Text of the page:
June 23, 2013
June 23, 2013
June 26, 2013
23.1289.1 - 23.1289.22
Use of an Affordable High Speed Video Camera for Visualization in Mechanical Engineering CoursesMethods for providing visualization of various phenomena in engineering courses can bebeneficial to student learning. Animations created using software can provide students anexcellent visual learning experience in some cases. Another approach is to produce slow-motionvideo recordings of actual high speed physical events. However, professional-level high speedvideo equipment can cost thousands of dollars. Due to budgetary constraints, expensive high-speed video equipment is not affordable for many academic programs. This paper describes useof an affordable "off the shelf" camera that can record video at up to 1000 frames per second toassist in the teaching of a mechanical vibrations course, a controls course, and a fluid mechanicscourse in a mechanical engineering curriculum. Examples used in these classes are overviewed,and lessons learned are discussed. In some cases, the slow motion video is used in conjunctionwith computer-based animations from a finite element analysis program, providing the studentswith an additional visual aid and also providing some validation for the students that results fromthe finite element analysis software are valid. The pros and cons of various camera settings, andalso some limitations of this low-cost alternative, are also discussed.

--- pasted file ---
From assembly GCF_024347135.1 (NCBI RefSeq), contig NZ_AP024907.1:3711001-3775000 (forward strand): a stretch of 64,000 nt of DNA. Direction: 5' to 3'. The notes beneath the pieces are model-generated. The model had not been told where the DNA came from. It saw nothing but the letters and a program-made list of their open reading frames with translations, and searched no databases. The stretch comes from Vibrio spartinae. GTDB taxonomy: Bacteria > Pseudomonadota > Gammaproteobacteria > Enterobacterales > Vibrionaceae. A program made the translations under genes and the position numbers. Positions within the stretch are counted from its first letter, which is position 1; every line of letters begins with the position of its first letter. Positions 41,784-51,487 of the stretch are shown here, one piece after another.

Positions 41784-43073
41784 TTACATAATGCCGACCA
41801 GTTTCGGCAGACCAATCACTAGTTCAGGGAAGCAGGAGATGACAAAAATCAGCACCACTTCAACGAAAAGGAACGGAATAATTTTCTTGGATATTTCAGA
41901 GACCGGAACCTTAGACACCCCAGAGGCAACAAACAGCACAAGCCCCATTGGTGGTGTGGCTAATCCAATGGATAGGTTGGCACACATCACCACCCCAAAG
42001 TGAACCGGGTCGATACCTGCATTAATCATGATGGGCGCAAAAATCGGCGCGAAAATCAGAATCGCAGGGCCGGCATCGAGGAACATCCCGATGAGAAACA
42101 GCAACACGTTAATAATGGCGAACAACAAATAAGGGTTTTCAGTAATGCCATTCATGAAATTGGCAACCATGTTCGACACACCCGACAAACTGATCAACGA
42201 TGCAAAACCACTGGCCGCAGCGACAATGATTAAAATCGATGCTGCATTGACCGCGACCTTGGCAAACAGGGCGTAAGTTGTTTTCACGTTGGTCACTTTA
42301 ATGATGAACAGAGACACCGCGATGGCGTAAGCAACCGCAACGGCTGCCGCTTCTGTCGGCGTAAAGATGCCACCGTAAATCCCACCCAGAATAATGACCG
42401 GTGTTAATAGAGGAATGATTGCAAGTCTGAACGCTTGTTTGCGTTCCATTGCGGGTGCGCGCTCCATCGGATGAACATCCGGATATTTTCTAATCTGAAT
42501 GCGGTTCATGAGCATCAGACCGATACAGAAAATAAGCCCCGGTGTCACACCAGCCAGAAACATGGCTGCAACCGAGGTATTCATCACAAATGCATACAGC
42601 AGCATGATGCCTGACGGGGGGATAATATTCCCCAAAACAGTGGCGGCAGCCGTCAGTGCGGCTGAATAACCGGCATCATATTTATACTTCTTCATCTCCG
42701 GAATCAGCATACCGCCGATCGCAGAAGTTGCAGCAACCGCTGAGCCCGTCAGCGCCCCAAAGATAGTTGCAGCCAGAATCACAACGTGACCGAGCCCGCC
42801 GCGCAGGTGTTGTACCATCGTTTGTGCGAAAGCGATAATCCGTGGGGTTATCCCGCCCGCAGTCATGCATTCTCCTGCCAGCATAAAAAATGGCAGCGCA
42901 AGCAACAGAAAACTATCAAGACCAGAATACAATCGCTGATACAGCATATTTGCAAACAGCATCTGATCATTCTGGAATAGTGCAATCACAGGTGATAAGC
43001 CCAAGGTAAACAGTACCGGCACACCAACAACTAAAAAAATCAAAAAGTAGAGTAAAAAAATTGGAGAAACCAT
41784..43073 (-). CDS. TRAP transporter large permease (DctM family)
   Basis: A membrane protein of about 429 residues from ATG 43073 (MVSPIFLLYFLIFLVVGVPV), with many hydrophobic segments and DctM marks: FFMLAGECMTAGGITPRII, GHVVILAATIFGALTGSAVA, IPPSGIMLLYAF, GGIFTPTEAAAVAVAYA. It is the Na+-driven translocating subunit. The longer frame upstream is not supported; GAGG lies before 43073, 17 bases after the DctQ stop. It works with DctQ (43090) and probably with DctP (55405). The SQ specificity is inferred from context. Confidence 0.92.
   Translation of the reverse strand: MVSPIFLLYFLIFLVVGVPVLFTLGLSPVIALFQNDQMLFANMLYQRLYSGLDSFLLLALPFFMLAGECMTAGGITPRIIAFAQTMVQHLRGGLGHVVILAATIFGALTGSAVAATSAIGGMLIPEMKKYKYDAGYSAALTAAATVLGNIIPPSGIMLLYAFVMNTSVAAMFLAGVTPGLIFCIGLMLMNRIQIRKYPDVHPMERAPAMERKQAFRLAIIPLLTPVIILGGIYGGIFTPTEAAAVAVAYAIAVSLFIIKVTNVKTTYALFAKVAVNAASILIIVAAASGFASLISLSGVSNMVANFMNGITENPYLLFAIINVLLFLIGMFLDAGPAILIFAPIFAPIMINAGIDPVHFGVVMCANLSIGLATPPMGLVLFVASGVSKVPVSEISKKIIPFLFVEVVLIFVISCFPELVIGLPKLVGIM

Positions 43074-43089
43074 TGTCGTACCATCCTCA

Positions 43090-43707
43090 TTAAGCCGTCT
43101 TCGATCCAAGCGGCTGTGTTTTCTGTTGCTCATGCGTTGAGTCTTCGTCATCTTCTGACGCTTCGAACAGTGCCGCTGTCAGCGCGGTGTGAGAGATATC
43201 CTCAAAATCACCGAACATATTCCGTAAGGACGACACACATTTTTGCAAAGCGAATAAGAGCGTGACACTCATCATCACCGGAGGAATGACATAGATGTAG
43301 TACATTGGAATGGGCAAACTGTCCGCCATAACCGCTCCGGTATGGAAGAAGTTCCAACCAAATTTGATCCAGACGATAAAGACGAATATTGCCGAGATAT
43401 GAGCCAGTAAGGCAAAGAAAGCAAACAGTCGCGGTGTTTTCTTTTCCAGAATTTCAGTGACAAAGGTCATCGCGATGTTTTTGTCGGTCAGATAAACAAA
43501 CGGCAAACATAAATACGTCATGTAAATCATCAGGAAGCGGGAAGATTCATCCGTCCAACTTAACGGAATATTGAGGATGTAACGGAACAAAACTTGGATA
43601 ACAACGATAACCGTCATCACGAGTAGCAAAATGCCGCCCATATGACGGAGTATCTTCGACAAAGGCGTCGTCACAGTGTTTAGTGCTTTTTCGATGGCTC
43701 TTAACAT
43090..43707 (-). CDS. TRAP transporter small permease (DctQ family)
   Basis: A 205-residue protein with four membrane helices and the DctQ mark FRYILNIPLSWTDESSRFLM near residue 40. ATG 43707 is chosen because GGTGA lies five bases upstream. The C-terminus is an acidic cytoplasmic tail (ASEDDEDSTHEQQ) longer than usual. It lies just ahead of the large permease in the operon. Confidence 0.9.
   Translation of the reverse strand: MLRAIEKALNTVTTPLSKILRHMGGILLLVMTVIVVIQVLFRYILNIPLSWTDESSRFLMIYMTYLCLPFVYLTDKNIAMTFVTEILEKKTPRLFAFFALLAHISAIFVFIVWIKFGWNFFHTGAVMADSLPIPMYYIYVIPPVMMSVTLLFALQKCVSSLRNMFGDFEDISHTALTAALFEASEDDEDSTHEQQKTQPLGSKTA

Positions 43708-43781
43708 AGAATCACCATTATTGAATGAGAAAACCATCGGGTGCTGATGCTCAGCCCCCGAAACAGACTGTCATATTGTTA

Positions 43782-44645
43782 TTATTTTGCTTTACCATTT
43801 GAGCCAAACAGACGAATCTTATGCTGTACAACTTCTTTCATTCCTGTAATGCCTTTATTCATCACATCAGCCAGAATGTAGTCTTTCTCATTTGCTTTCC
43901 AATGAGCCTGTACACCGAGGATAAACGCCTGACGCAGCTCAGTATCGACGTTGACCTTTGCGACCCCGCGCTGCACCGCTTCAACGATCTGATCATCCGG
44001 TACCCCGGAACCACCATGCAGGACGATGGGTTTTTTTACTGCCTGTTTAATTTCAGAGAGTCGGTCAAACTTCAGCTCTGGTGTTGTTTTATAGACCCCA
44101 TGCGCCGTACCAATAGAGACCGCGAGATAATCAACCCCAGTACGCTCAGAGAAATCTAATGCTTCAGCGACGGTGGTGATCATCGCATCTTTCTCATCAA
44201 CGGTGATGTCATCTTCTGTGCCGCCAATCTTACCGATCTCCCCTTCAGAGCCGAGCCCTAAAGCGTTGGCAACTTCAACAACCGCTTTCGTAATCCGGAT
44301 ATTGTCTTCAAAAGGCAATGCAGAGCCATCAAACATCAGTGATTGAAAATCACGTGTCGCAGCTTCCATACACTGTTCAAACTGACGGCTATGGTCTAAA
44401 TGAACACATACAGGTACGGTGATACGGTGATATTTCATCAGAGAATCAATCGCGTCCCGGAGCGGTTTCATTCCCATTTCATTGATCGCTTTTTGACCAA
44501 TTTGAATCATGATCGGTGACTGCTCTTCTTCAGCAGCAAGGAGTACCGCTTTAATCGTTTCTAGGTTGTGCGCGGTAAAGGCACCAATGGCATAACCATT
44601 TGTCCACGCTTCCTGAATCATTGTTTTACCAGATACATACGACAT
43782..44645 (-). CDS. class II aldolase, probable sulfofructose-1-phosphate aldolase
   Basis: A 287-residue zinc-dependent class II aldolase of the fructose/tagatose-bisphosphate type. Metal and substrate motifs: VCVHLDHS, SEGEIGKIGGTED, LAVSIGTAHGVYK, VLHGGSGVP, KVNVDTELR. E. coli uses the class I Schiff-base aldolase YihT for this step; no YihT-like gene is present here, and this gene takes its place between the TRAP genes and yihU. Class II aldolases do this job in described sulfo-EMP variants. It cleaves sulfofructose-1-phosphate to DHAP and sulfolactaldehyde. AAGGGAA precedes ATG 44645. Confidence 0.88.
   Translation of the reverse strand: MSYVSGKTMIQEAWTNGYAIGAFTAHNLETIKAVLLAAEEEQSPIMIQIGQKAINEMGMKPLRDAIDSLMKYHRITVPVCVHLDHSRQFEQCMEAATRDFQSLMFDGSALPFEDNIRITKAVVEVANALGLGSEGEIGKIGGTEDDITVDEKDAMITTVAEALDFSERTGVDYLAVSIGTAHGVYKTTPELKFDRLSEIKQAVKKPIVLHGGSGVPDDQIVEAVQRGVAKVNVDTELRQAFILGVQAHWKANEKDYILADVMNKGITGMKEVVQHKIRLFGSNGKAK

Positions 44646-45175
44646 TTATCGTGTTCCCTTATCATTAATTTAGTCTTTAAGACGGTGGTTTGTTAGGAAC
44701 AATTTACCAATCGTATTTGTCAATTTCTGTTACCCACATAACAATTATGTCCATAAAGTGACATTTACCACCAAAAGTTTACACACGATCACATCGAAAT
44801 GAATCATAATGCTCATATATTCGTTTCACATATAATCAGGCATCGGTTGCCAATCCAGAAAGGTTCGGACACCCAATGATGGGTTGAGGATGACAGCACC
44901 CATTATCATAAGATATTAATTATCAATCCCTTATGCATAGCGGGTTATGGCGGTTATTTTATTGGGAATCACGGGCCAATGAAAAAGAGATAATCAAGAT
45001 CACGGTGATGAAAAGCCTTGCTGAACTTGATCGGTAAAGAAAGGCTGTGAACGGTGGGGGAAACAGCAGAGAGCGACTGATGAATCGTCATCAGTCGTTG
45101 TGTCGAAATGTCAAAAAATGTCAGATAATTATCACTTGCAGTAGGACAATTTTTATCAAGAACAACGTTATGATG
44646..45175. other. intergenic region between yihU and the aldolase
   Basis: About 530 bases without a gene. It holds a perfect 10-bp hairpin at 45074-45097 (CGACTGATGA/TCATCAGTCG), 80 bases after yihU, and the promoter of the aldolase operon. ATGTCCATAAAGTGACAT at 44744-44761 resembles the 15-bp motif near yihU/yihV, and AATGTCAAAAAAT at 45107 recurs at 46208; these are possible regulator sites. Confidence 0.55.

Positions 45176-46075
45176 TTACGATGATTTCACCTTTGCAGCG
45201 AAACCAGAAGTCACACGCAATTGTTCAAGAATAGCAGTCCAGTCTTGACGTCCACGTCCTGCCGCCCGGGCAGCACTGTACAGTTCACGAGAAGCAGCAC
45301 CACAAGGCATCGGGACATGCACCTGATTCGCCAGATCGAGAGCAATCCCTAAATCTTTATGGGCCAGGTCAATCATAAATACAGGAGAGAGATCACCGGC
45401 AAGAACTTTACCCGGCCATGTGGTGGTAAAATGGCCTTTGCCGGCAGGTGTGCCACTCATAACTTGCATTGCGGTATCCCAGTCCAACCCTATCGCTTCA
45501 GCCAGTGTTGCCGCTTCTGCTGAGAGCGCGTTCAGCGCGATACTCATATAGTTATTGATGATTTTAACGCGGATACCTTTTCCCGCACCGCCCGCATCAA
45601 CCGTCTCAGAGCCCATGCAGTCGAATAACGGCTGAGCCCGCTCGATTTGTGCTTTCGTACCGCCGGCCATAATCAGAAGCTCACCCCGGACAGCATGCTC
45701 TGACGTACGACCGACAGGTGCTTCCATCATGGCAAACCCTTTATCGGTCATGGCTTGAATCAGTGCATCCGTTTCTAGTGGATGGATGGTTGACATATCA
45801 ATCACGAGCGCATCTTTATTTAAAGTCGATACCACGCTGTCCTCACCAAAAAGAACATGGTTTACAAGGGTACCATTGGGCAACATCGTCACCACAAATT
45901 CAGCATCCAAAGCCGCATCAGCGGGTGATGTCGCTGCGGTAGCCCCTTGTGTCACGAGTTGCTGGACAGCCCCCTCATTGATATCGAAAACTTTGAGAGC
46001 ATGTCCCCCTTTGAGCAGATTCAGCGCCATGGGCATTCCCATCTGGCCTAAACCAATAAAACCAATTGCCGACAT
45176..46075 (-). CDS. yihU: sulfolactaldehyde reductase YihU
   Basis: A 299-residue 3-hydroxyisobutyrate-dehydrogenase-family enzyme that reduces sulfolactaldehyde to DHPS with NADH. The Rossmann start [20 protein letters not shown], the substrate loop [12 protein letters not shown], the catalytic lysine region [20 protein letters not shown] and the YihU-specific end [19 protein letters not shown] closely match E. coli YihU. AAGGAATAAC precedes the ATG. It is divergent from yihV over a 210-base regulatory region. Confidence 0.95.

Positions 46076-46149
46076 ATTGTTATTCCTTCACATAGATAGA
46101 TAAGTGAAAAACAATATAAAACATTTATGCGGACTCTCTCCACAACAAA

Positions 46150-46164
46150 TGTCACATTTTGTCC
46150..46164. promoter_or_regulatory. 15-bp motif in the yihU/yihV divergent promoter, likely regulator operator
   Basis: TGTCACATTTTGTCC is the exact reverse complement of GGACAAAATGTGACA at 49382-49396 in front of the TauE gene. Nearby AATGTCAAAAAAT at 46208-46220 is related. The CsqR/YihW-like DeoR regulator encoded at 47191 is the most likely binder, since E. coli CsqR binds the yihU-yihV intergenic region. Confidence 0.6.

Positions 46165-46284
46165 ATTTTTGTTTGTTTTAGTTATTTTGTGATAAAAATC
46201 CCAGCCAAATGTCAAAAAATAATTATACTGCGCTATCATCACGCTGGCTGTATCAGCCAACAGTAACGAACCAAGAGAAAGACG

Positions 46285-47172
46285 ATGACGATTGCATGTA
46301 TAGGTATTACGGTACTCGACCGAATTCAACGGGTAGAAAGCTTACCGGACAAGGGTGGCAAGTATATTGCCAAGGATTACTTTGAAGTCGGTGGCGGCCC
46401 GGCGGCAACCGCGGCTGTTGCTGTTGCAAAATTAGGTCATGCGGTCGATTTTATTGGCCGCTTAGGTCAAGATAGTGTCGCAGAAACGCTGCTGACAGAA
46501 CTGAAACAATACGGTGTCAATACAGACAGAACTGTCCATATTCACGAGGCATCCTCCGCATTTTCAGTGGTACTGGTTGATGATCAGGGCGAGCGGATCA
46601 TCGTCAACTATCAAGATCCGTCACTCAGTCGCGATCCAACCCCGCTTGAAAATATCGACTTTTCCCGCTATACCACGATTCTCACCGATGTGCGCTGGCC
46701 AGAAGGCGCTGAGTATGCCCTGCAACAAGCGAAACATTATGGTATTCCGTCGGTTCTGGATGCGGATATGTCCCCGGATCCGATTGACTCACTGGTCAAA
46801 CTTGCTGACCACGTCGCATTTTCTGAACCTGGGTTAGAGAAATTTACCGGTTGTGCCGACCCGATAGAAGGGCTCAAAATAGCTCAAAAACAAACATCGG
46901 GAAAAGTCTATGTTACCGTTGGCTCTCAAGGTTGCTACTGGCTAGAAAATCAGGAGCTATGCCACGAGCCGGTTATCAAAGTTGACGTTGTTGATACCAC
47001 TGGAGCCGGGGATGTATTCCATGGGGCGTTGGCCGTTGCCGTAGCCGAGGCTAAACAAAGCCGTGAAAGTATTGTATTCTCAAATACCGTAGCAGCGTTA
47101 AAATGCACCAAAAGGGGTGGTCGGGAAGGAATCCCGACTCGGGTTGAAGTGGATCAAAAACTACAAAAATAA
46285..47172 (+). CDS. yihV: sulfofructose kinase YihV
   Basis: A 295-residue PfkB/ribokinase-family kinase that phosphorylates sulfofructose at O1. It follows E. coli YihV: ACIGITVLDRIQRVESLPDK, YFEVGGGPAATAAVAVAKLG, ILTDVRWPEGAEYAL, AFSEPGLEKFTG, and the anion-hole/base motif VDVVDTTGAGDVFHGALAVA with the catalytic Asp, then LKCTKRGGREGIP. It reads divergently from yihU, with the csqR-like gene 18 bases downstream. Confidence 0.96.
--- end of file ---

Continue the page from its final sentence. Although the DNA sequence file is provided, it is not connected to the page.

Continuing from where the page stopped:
Baker, J. R., & Capece, V. (2013, June), Use of an Affordable High Speed Video Camera for Visualization in Mechanical Engineering Courses Paper presented at 2013 ASEE Annual Conference & Exposition, Atlanta, Georgia. 10.18260/1-2--22674
ASEE holds the copyright on this document. It may be read by the public free of charge. Authors may archive their work on personal websites or in institutional repositories with the following citation: © 2013 American Society for Engineering Education. Other scholars may excerpt or quote from these materials with the same citation. When excerpting or quoting from Conference Proceedings, authors should, in addition to noting the ASEE copyright, list all the original authors and their institutions and name the host city of the conference. - Last updated April 1, 2015